Online spaces can foster misogyny and sexism in many different ways because it provides a new kind of outlet to express bigoted frustrations. It used to be mostly a problem coming from people we know in our circles, but now it’s a whole different ball game with hashtags and anonymous accounts. The highest influx of online hate that I’ve received and seen other women receive is through Twitter, or in the depths of the comment sections on Facebook. It’s interesting that the most hate women get is when they’re defending anything to do with feminism — a movement dedicated to advancing toward equality of the sexes. It’s clear that a lot of these internet “trolls” even go to the lengths of simply searching “feminists” in the tags to find a woman to harass. These people might not be the same ones going to feminist marches and counter-protesting, but the internet gives them enough courage to speak their true views about how much they hate female empowerment and how feminism is a threat to them.
It’s important to note that, given the age we are living in, these aren’t just comments that are made online and can be deleted. Women get comments like this on the street, at school or in their place of work constantly. So when we’re also getting bombarded with these message online, it creates a whole new level of abuse — an abuse that now includes sexual harassment which reinforces the idea that men have the power to harass women all they want. It becomes constant and it begins to enter every part of our lives.
The cybersexism that women experience is reinforcing an age-old concept: a woman who is vocal is seen as an enemy. A woman who has any kind of power, even the power of social media and connectivity is seen as a threat. This is a problem just evolved in a different medium, with a different type of stifling. People like to think that this won’t do that much harm — that these are just words on a screen that have no impact. I hypothesize that isn’t the case. Cyberbullying and online abuse can often lead to affecting an individual’s mental well being, so we shouldn’t’ fool ourselves that we’re safe behind the screen.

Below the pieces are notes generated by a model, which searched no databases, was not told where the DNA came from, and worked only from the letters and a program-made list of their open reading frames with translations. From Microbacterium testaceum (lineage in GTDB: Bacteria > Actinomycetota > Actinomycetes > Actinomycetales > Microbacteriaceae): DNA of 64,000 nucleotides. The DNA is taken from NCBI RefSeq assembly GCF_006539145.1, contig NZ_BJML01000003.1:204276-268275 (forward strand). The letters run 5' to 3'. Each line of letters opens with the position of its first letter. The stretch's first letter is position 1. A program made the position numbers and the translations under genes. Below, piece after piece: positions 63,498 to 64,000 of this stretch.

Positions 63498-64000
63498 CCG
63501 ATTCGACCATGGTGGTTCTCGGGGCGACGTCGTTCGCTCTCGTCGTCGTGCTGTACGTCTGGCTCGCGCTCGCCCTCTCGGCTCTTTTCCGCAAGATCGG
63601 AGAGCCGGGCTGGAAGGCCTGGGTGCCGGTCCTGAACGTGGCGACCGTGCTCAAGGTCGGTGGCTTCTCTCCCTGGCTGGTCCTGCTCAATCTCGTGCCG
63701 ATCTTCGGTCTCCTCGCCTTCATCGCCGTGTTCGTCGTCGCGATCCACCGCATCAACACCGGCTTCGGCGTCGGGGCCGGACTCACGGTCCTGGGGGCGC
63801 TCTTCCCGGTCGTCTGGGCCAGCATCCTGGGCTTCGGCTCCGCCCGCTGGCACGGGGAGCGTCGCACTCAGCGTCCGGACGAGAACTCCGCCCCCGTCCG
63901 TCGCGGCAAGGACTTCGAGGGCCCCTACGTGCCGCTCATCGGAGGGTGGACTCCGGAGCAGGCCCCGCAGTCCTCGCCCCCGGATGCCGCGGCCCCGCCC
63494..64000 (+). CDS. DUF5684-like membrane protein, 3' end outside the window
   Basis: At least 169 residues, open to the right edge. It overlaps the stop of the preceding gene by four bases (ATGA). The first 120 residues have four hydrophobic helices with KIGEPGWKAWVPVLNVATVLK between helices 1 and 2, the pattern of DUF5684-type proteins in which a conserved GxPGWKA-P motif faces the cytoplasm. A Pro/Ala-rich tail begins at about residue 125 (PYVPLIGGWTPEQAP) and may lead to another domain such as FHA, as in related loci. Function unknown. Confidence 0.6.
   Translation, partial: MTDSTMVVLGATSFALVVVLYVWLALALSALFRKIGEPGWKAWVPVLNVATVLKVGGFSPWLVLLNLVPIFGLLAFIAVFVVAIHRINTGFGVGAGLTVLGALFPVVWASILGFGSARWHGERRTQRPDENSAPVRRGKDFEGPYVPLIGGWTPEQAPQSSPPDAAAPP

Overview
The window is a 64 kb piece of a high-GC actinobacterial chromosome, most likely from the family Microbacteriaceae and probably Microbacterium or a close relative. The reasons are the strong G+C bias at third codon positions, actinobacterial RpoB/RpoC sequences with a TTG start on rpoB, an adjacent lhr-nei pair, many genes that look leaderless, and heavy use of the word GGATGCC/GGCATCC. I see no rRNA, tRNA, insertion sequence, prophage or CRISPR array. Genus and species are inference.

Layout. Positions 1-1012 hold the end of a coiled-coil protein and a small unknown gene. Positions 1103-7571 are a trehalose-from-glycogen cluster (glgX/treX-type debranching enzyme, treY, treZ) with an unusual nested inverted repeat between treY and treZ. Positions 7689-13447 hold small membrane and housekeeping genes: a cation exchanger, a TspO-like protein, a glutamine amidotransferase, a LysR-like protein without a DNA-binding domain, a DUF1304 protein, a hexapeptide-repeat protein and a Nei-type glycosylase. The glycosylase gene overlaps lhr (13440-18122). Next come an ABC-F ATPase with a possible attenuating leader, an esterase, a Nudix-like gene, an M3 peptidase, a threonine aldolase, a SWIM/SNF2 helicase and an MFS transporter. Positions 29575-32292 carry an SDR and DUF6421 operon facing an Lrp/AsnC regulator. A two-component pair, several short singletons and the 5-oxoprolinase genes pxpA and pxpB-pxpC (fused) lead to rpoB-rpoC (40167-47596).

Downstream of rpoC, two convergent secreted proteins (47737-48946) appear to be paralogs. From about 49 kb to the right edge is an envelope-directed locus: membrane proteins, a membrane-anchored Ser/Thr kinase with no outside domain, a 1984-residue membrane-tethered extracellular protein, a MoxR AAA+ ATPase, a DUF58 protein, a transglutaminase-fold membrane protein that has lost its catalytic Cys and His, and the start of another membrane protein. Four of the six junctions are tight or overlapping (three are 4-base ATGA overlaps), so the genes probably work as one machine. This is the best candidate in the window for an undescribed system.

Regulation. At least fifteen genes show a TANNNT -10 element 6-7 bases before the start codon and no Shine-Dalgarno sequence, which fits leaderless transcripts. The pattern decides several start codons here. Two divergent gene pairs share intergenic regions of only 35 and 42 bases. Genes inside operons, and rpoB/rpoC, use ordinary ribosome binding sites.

Social media can embolden discriminatory behavior as as much as it can help fix it, and we shouldn’t be naive. It’s time to understand that social media and the online world have become a normalized thing in our present and future. The online world is a great source of political and cultural power — stifling this or taking it away from people with less privilege is another form of oppression. The internet will never truly be ‘the great equalizer’ if it doesn’t treat all women with all backgrounds with full respect and openness. Digital spaces and interactions have become just as real to us in some ways, so that makes the pain and abuse we experience just as valid. The one way to combat this is to call out misogynists online as you would in the real world. Just because a sexist comment is on Facebook doesn’t make it less harmful. Just because something is tweeted at you, doesn’t mean you should feel stupid for being hurt. It is important to realize that with each advancement we make as humans, the hate and bigotry often advances as well.
Originally published in the Vindicator Magazine, 2017 March issue